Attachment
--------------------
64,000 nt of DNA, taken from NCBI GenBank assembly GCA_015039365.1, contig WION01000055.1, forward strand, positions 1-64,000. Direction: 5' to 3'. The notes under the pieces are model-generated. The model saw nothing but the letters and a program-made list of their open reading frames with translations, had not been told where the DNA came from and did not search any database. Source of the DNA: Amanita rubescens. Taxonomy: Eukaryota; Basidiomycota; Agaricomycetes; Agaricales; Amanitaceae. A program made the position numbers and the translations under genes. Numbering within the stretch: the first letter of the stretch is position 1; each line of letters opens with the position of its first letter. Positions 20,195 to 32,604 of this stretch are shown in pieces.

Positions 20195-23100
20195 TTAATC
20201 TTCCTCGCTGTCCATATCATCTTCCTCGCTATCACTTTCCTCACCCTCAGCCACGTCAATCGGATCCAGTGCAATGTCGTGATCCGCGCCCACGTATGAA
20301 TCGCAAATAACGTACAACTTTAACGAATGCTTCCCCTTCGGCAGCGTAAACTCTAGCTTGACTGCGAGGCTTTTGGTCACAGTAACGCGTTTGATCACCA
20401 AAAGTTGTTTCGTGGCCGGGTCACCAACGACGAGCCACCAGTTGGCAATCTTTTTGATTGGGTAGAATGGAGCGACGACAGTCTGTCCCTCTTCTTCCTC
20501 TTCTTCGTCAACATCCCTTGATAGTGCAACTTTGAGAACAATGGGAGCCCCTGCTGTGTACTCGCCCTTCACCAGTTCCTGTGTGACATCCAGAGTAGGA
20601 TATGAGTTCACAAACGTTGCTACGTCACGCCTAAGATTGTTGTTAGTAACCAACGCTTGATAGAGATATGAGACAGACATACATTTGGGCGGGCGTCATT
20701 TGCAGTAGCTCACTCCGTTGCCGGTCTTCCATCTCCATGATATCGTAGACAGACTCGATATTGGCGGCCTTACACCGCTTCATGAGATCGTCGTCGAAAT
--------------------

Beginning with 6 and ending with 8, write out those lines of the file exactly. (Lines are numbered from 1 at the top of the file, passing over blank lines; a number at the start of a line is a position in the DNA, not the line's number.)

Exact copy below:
20401 AAAGTTGTTTCGTGGCCGGGTCACCAACGACGAGCCACCAGTTGGCAATCTTTTTGATTGGGTAGAATGGAGCGACGACAGTCTGTCCCTCTTCTTCCTC
20501 TTCTTCGTCAACATCCCTTGATAGTGCAACTTTGAGAACAATGGGAGCCCCTGCTGTGTACTCGCCCTTCACCAGTTCCTGTGTGACATCCAGAGTAGGA
20601 TATGAGTTCACAAACGTTGCTACGTCACGCCTAAGATTGTTGTTAGTAACCAACGCTTGATAGAGATATGAGACAGACATACATTTGGGCGGGCGTCATT